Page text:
Following up on part 1 of this series, let me address a second reason why a church might consider changing a name, namely, to distance yourselves from problems of the past without going so far as to actually reconstitute.
Every church (or organization) is has a history, and most histories of any length are probably going to have some unsavory moments in them. Some of these issues, depending on their visibility, can cause a church to develop a reputation that is not good for the gospel in a community.
It may be their history of financial dealings. It may be a string (or single occurrence) of unethical or illegal behaviors by high profile leaders or members. It may have to do with the stance on community relations or racial relationships. It may have to do with a previous pastor’s ministry emphasis. And the possibilities go on.
Sometimes, these things can be dealt with by public statements and restitution where possible. And as much as possible they should be.
But on occasion, these things have so badly damaged the testimony of the church in the community that renaming the church may be a very wise thing to do.
Renaming your church can provide a fresh start and some distance from the past. It can say, “We are a new old,” or “We are an old new.” It can change away from the focus from “The church where the youth pastor molested a girl” or “The church where the pastor stole $100,000 and left the creditors unpaid.”
However, this must not be used as a way to avoid legal or moral obligations. Neither should it be done while retaining the people or policies that were either cause or contributor to the problem. In other words, this is not an “easy way out.”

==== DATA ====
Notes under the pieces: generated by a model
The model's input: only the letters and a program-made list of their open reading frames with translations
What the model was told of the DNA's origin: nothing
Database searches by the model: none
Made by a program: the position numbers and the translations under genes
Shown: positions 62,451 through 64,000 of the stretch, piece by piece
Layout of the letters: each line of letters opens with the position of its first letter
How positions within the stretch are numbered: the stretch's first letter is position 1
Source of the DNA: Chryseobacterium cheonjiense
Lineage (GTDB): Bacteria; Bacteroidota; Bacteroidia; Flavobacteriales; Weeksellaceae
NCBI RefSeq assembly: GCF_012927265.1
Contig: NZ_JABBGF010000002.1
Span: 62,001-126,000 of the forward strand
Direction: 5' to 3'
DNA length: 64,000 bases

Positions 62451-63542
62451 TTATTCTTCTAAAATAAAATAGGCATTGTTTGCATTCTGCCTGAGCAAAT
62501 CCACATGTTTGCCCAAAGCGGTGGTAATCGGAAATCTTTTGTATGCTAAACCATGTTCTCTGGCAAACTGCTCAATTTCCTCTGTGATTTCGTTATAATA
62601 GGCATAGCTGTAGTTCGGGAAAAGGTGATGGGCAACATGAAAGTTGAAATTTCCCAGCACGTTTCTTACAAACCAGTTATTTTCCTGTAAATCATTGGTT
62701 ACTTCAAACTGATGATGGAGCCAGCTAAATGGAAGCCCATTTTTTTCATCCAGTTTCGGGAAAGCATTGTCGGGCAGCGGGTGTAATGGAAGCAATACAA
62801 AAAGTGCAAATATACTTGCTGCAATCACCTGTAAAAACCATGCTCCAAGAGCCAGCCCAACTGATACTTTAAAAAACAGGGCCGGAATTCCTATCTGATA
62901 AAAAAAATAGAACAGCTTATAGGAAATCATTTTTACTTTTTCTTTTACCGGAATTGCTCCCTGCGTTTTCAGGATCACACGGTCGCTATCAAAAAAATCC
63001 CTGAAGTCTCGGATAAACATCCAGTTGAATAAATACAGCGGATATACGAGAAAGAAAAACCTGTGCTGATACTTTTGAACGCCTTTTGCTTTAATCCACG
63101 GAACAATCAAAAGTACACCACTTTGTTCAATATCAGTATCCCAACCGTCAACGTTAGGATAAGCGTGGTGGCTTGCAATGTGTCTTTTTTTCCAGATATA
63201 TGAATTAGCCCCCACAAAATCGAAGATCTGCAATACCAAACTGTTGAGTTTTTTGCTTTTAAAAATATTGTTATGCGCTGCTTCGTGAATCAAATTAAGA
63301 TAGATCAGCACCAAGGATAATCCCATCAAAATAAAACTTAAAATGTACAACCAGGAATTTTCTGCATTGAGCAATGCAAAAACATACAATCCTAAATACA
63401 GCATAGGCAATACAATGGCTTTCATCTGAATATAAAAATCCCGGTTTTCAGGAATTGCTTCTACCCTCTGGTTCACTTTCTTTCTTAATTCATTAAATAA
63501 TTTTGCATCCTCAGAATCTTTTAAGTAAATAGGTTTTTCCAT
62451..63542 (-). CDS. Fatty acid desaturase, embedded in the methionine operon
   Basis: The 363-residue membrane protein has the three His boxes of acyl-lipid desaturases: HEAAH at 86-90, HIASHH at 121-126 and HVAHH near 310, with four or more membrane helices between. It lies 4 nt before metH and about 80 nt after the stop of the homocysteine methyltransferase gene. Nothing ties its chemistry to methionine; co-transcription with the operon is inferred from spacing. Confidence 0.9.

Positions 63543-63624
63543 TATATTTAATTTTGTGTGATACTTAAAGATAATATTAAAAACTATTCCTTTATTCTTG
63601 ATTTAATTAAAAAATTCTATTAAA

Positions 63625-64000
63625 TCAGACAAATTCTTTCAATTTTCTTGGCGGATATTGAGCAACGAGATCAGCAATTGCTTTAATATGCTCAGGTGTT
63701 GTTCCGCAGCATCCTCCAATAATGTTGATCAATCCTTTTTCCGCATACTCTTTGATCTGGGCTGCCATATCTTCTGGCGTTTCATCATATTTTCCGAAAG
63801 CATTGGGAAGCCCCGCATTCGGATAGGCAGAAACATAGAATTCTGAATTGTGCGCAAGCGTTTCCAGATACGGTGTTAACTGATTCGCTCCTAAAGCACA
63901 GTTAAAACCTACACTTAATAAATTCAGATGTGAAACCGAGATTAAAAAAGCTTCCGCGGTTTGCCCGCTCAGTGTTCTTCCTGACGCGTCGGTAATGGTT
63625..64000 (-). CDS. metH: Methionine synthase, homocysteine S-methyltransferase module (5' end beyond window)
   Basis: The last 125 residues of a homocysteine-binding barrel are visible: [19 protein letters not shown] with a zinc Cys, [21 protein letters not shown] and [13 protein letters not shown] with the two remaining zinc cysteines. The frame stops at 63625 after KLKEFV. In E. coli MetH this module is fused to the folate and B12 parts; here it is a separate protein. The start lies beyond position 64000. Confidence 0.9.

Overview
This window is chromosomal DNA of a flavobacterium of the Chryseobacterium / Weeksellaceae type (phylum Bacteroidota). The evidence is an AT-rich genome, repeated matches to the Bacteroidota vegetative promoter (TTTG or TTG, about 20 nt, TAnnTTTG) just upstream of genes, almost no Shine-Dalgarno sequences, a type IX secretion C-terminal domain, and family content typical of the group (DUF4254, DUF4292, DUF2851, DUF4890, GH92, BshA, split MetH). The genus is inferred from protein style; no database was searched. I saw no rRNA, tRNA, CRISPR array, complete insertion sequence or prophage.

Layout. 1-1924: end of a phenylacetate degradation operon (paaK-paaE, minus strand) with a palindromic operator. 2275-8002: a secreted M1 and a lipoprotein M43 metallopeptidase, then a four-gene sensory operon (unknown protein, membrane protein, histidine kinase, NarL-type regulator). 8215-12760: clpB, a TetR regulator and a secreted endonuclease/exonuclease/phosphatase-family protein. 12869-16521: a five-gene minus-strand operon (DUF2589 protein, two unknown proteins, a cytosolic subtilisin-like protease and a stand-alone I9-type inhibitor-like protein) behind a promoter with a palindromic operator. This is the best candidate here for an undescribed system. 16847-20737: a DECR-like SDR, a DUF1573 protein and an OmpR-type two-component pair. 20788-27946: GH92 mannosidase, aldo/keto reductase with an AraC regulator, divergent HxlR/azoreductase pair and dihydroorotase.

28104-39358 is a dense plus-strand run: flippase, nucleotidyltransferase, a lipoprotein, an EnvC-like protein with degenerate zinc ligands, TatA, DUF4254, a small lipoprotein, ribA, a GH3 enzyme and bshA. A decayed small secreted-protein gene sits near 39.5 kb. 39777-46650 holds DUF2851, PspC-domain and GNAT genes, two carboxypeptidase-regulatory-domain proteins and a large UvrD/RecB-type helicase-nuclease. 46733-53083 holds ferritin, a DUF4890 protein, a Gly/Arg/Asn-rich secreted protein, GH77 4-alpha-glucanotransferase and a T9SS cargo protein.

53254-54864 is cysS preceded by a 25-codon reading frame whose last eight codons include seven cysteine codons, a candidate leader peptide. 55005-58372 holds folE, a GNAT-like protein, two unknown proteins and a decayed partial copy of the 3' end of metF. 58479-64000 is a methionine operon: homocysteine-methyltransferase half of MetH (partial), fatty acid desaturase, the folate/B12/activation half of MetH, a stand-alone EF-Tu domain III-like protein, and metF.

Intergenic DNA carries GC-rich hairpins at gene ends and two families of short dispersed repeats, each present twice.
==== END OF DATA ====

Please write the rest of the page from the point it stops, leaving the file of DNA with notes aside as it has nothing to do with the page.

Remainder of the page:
Changing a name for this reason is, in my opinion, more controversial that closing a church and restarting it. It runs several risks.
First, it runs the risk of simply being wrong on the issues. Some pastors lead churches to apologize for things that weren’t necessarily wrong. Just because someone differs on philosophy of ministry does not mean that they have compromised the gospel or hurt the church.
Second, it runs the risk of attacking faithful believers by implicitly (or explicitly) accusing them of something that they didn’t do, or that wasn’t wrong for them to do. It can become an attack on the heritage of godliness that has preceded a particular ministry at a church.
Third, it runs the risk of shaming the gospel and the church by becoming just another church that finds fault with everyone who doesn’t do things their way. It can become the pastor pursuing his pet issues without respect for the larger body of Christ.
Fourth, it runs the risk of further damaging the church’s testimony in a community because it can appear to be a rather transparent way to avoid problems, like putting lipstick on a pig.
So tread carefully here, and consider whether some other tack may be more effective for the gospel.